n. A corporate executive in charge of maintaining the privacy of company and customer data.
Good security is tough to maintain, but it's simplicity itself compared with the morass of privacy concerns for organizations. … For that reason, some companies are creating a new job title: chief privacy officer. … American Express, AT&T, DoubleClick, [email protected], General Motors, IBM, Mutual of Omaha Insurance, and Verizon are among the organizations that have appointed CPOs in recent months. Dr. Alan Westin, publisher of Privacy & American Business, estimates there are now 200 to 300 CPOs in the United States, including many in the financial and health-care sectors.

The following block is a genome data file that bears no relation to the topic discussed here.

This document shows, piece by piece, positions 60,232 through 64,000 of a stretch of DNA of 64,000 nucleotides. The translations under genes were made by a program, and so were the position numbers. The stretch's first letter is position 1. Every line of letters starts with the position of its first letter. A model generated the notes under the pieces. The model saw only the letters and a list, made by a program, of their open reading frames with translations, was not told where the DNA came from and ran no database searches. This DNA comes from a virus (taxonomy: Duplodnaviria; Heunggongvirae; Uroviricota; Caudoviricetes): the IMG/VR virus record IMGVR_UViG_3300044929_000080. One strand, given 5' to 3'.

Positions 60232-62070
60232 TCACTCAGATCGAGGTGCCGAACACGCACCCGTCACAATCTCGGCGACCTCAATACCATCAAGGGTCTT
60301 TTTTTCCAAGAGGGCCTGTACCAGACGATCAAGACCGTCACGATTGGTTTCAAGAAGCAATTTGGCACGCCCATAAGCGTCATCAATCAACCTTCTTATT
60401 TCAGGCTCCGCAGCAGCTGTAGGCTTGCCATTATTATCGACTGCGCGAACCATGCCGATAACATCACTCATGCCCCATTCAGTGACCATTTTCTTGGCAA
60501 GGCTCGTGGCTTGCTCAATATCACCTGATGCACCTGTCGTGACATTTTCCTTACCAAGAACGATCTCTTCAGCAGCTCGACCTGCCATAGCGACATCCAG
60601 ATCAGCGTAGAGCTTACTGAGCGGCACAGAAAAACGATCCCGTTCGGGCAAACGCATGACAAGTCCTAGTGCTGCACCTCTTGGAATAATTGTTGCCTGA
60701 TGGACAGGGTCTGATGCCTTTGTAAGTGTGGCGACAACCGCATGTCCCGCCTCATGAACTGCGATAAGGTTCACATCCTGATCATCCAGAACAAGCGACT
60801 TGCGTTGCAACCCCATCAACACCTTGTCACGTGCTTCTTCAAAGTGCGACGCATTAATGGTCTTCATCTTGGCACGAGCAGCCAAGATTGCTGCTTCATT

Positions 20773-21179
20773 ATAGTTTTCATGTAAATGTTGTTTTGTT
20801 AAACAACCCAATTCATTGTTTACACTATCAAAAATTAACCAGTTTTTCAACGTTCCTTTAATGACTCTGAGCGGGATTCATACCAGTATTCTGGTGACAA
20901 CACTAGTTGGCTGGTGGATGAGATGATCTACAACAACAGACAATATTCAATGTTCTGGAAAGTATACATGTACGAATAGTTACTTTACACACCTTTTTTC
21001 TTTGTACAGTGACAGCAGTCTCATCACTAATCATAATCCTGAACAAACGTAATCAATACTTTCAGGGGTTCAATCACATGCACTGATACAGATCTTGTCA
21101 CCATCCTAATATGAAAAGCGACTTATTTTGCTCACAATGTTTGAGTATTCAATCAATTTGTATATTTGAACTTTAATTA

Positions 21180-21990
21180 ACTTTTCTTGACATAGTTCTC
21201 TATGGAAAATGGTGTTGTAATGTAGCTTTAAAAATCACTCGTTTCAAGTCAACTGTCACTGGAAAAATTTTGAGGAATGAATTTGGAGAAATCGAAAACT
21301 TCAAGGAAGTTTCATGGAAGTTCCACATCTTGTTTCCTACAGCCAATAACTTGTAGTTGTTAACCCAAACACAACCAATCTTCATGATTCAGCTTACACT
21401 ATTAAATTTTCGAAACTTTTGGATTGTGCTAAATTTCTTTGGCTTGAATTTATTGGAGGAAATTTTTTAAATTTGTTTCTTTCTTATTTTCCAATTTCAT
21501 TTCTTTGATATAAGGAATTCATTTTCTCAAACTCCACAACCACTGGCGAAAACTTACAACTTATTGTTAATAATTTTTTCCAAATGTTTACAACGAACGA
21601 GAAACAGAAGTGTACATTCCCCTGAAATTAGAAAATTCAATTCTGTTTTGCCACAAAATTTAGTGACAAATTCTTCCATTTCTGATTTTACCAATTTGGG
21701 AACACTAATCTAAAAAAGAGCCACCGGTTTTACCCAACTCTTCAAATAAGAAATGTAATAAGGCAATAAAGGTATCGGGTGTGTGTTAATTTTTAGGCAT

In mid-May, the DOJ's leadership was scrambling to comply with a presidential directive calling on all federal agencies to designate a 'chief privacy officer' to handle technology and privacy issues.
The emergence of privacy as a major concern for both individuals and corporations is reflected in the fact that, if we can believe the first citation, the U.S. alone has at least a couple of hundred CPOs acting in an appropriately paranoid fashion, yet the title chief privacy officer seems to have been in existence only since about 1998, judging by the earliest citation.